Do your children share a bedroom in the family home — and if the answer is yes, are they doing so by choice or necessity?
The question of whether or not children should share a room regularly sparks debate on parenting blogs and forums. As with most hot topics, there are pros and cons either way.
Some children make for happy roomies, depending on their ages and temperaments. These kids can benefit from the companionship that a nearby sibling can provide. But others aren’t compatible or aren’t in suitable phases of their development and this is when trouble arises.
Your understanding pre-schooler might appreciate the need to let a new born rest, but an active toddler, forever pulling, grabbing and climbing on everything they find, probably won’t. Babies and toddlers can be incompatible since the elder provides too much stimulation for the younger who fails to settle down for bedtimes or naps.
Regardless of age, whenever two children have greatly different eating and sleeping cycles, shared bedrooms will create a headache. What’s more, if one child has a serious illness or special need, they will benefit from their own space — a preferably quiet and peaceful one.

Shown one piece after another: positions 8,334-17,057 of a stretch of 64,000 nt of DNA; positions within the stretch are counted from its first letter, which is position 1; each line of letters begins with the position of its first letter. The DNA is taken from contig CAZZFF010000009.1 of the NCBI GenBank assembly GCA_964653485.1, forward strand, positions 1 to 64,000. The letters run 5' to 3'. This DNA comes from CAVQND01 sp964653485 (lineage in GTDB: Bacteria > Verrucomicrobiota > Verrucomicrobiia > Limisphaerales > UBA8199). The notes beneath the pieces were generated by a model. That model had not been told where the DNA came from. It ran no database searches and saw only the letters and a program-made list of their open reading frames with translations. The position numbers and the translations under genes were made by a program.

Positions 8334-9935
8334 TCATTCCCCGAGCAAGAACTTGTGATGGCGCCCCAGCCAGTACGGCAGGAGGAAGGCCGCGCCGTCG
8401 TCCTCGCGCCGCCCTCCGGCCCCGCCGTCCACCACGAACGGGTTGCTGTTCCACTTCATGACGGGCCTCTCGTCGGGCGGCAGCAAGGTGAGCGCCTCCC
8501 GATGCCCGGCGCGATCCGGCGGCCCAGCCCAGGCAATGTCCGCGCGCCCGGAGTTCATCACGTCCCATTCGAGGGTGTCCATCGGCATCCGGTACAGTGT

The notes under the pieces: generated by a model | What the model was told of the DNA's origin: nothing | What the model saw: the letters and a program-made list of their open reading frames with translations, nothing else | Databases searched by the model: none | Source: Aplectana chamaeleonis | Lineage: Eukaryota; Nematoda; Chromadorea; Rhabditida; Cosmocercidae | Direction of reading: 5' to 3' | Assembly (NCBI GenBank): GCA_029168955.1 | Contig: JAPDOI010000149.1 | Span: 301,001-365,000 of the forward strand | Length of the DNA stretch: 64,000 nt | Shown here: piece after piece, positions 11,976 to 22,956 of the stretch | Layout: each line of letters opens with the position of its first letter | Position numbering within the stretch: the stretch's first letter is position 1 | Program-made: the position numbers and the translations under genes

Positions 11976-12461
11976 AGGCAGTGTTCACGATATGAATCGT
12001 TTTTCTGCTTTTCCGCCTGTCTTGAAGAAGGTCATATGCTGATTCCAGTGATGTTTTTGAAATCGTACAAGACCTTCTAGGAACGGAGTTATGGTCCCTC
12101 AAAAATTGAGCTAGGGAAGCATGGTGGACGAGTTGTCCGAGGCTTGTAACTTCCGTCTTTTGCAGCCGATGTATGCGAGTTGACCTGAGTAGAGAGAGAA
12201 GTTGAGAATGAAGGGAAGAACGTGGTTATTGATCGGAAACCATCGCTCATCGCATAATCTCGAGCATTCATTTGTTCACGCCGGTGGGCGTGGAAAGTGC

When this is the case another bedroom is a must. Unfortunately, many families don’t have the luxury of making a choice.
Young families in particular might not be able to afford a larger home and this is particularly true in London where the cost of property makes it difficult enough to get onto the ladder, let alone make a step upwards.
One possible solution is a loft conversion and, unsurprisingly, an extra bedroom is the number one reason that UK families arrange for a loft conversion of their own.
We have worked on many London loft conversions for families who are looking to make room for a new addition or give growing children some much needed personal space. A great example is the loft conversion we completed for John and his family in Wandsworth. We created a hip to gable loft conversion which added not one but two bedrooms to the home; each decorated to suit that particular child’s passions and interests.
Giving children a space of their and decorating that space to reflect their passions and interests can do enormous amounts of good for their sense of confidence and identity. Better yet, a loft conversion can cost a lot less than a larger London home.
It’s a question of assessing the needs of each individual child, and finding a solution which works best for everybody; providing the right amount of rest, privacy or company for all.Share this: